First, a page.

The other day I wrote about the perplexing fact that more than 70% of Asian-Americans voted for Obama. I can understand (somewhat) the mindless century-long Jewish attachment to the Democratic Party (the Democratic Party is the American Jewish religion), but Asians?
I noted that Asians are the prime victims of the liberal Democratic policiy of racial preferences in college and professional school admissions. Quotas are used to keep down the number of Asians as they were used against Jews decades ago.
Yesterday, I came across a New York Times report on a law suit challenging admissions policy for elite New York City high schools:
The complaint, filed with the United States Education Department, seeks to have the policy found in violation of the Civil Rights Act of 1964 and to change admissions procedures “to something that is nondiscriminatory and fair to all students,” said Damon T. Hewitt, a lawyer with the NAACP Legal Defense and Educational Fund, one of the groups that filed the complaint.
At issue is the Specialized High School Admissions Test, which is the sole criterion for admission to eight specialized schools that, even in the view of city officials, have been troubled by racial demographics that are out of balance [my emphasis].
Although 70 percent of the city’s public school students are black and Hispanic, a far smaller percentage have scored high enough to receive offers from one of the schools. According to the complaint, 733 of the 12,525 black and Hispanic students who took the exam were offered seats this year. For whites, 1,253 of the 4,101 test takers were offered seats. Of 7,119 Asian students who took the test, 2,490 were offered seats. At Stuyvesant High School, the most sought-after school, 19 blacks were offered seats in a freshman class of 967.
“I refuse to believe there are only 19 brilliant African-Americans in the city; it simply cannot be the case,” Mr. Hewitt said. “It is a shameful practice and it must be changed.”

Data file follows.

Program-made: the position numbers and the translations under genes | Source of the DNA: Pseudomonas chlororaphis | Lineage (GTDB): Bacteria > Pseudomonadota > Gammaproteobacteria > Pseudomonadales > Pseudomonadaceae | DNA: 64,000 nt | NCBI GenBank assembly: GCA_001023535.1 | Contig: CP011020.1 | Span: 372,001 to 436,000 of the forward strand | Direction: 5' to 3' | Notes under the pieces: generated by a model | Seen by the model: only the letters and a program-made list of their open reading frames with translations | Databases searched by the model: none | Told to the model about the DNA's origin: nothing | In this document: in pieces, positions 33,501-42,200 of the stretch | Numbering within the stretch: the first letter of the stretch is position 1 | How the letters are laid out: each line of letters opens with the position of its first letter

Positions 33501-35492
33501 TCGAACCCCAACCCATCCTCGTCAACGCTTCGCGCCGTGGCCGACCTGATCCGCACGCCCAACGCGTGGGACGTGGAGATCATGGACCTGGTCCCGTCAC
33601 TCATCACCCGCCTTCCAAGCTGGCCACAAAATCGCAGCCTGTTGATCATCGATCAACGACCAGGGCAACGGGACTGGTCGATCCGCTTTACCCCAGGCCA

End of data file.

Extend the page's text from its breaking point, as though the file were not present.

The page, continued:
The test-only rule has existed for decades, as have complaints about its effect on minority enrollment. In May 1971, after officials began thinking about adding other criteria for admission, protests from many parents, mostly white, persuaded the State Legislature to enshrine the rule in state law.
Mayor Michael R. Bloomberg said at a news conference on Thursday that the schools were “designed for the best and the brightest” and that he saw no need to change the admissions policy or state law.
“I think that Stuyvesant and these other schools are as fair as fair can be,” Mr. Bloomberg said. “There’s nothing subjective about this. You pass the test, you get the highest score, you get into the school — no matter what your ethnicity, no matter what your economic background is. That’s been the tradition in these schools since they were founded, and it’s going to continue to be.”
A bill introduced in the Assembly last session sought to give the city power over admissions to the schools. But it was not brought to a vote, said Michael Whyland, a spokesman for the Assembly speaker, Sheldon Silver. “We’ll look at the issue and study it,” Mr. Whyland said. “Of course we want to make sure everyone has equal access to all our schools.”
A city Education Department spokeswoman, Deidrea Miller, said the department “has launched several initiatives to improve diversity.” Those include a free test-preparation course aimed at poor students…
One student at Bronx Science spoke the truth which will probably land him in sensitivity training hell:
“African-American and Hispanic parents don’t always seek out extra help for their kids and their kids don’t score as high,” said Manjit Singh, a senior. “But it’s the same test for everyone, so how can it be discriminatory? If you can’t handle the test, you can’t handle the school, and you’re taking up someone else’s spot.”
What a strange idea: “You get the highest score, you get into the school, no matter… your ethnicity…[or] economic background.” Let’s hope Bloomberg doesn’t go wobbly like he has on the police “stop and frisk” policy that has mainly kept New York, since the 90′s, from descending into a state of nature .
The stereotype about Asians is they care deeply about their children’s success, particularly in education. So again: Why are Asians voting for Obama and the Democrats?